What started as a routine contract dispute between Cablevision Systems and the News Corporation has become one of the longest and most talked about blackouts of television programming in years.
About three million households in the New York metropolitan area were left without Fox programming on Saturday and Sunday, preventing sports fans from watching a Phillies game on Saturday night and a Giants game on Sunday afternoon. After months of negotiations, the two companies cannot agree on a price for retransmission of the Fox network.
State Senator Jose Peralta, chair of the Senate Consumer Protection Committee, released the following statement:
“Millions of New Yorkers are being held hostage in the retransmission consent negotiations between News Corp and Cablevision. On their behalf, I am asking News Corp and Cablevision to leave the game-playing to the Yankees and Giants and submit to binding arbitration if they cannot resolve their disagreement in time to bring Glee—and football, baseball and the Simpsons—to loyal fans.
“Rest assured, that, if millions of consumers lose access to programming on News Corp channels, I will call on both News Corp and Cablevision to appear before the New York State Senate Consumer Protection Committee, of which I am chair, to account for their abuse of consumers.”
October is Domestic Violence Awareness Month in New York State. This is the third year the Office for the Prevention of Domestic Violence is working to “Shine the Light on Domestic Violence” by turning the State purple. For the past two years, landmarks such as Niagara Falls, skyscrapers, bridges, and storefronts were illuminated purple for a day, a week or the whole month. Organizations held special awareness days and encouraged staff to dress in purple.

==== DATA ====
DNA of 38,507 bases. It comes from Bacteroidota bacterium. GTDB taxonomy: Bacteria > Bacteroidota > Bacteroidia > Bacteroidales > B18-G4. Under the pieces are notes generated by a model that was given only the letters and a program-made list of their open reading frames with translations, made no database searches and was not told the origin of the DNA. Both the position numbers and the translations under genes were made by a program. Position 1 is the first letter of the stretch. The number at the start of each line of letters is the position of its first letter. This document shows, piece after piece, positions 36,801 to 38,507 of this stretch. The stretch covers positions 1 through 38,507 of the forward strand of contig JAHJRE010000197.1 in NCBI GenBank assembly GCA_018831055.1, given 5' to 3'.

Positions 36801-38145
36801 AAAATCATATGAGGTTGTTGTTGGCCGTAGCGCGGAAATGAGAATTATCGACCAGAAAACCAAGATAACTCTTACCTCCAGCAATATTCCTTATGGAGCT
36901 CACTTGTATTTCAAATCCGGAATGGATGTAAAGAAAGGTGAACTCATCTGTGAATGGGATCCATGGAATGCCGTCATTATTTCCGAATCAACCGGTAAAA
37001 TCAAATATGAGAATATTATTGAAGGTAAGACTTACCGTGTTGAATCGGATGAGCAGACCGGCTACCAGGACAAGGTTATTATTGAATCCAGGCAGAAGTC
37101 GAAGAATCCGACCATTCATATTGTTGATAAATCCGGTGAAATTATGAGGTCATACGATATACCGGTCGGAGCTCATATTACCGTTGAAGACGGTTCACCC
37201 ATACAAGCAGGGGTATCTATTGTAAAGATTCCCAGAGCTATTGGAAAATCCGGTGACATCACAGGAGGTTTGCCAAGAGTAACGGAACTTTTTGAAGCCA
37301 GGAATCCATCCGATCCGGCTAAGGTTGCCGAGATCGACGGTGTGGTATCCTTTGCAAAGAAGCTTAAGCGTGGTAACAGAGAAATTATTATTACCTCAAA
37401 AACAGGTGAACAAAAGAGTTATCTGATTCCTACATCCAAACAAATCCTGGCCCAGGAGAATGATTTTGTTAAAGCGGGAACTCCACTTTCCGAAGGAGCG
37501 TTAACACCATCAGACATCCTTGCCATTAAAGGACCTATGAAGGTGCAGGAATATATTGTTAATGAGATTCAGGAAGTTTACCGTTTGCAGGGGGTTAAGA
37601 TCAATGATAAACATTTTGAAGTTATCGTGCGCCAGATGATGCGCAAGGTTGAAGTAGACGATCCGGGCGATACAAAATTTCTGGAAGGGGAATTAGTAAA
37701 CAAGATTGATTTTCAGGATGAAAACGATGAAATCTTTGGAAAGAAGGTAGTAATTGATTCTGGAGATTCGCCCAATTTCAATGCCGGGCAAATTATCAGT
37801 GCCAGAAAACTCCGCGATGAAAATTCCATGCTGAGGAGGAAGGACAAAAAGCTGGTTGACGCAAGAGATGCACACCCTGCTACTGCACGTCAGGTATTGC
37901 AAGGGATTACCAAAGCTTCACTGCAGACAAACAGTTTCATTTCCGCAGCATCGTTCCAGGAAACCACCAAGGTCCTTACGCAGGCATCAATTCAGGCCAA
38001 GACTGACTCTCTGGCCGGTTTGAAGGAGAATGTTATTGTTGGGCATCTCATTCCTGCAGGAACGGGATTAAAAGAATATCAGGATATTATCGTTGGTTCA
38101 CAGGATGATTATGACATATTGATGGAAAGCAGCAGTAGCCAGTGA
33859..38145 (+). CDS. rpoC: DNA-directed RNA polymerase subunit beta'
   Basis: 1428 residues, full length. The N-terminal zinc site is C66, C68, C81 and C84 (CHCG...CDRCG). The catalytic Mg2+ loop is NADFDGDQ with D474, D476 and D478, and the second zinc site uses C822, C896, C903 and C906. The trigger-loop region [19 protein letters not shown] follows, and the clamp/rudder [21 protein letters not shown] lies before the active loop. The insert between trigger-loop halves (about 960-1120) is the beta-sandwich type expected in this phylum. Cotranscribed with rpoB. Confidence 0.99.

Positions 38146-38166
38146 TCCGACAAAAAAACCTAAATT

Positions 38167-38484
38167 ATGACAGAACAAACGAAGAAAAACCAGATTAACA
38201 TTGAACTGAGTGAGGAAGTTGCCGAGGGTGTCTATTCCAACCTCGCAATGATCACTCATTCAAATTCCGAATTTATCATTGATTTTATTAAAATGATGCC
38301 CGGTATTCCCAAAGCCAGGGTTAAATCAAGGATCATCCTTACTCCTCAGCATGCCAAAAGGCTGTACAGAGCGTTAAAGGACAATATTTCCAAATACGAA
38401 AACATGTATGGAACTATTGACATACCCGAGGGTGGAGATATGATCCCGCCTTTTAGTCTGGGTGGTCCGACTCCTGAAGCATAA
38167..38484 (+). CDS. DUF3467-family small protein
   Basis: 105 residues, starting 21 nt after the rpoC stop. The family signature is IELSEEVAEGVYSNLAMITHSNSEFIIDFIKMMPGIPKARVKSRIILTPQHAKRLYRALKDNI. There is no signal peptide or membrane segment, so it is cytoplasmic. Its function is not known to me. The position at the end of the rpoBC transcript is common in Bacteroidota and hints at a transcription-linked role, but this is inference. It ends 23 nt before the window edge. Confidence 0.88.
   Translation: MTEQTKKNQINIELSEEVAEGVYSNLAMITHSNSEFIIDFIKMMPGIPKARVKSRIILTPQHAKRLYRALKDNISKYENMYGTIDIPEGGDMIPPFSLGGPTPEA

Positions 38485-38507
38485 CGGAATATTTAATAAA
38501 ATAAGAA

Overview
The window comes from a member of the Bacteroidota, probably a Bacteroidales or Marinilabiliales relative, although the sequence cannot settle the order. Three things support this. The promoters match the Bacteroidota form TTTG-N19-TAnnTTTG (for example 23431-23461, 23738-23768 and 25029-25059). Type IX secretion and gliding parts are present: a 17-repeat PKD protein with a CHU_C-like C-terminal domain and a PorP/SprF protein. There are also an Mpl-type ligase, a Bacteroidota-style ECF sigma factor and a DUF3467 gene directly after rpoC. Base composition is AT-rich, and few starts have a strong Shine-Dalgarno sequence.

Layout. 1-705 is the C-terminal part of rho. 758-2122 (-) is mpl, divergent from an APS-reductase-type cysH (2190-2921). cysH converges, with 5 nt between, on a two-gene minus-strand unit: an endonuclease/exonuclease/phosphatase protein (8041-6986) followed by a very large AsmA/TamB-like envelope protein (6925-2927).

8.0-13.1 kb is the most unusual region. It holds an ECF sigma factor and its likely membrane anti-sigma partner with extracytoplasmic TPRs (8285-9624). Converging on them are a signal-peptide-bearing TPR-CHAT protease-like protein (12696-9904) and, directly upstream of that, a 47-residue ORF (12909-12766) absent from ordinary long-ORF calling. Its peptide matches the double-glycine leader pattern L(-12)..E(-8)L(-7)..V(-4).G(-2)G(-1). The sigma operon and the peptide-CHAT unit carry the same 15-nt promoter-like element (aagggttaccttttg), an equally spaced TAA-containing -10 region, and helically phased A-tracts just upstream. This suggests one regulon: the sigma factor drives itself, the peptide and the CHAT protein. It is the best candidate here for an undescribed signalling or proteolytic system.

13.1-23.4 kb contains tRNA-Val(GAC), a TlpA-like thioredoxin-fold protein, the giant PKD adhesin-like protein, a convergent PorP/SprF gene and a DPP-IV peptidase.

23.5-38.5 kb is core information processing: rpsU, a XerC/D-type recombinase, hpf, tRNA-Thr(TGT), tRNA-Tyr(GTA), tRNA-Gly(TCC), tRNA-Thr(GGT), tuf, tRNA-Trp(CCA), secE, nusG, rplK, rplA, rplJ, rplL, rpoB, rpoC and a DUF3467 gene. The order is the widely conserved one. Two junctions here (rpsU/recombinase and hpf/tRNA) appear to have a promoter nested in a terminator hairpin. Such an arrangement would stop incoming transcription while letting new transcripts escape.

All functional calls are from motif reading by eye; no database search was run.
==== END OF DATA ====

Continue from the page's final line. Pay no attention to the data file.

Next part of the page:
Senator Peralta encourages you to join the effort this year, in one or more of the following ways:
A state senator from Queens is calling on state officials to pass legislation that would require street food vendors and food vendors at stadiums and arenas to undergo a grueling inspection by state health officials and to display a “grade” indicating the condition of their food carts and workspaces.
State Senator Jose Peralta recently introduced the measure that would require food vendors to undergo the same strict inspection as city restaurants and to display a “grade” issued by the state Department of Health (DOH) on their carts or workplaces.
More than 500 New Yorkers participated in Make the Road New York’s (MRNY) Walk for Justice, a walkathon to raise money and promote justice for low-income and Latino immigrant communities in the five boroughs.
The walk on Sunday, September 19 started at the Northern Playground on 93rd Street and Northern Boulevard in Corona at 10:30 a.m. The walkers travelled through Elmhurst and Corona, two of the most diverse immigrant neighborhoods in Queens.
Elected officials, union members and city employees ripped into Mayor Michael Bloomberg at a rally Monday, saying his decision to cut funds to the city Department of Health will mean rats will run rampant throughout Jackson Heights and Queens.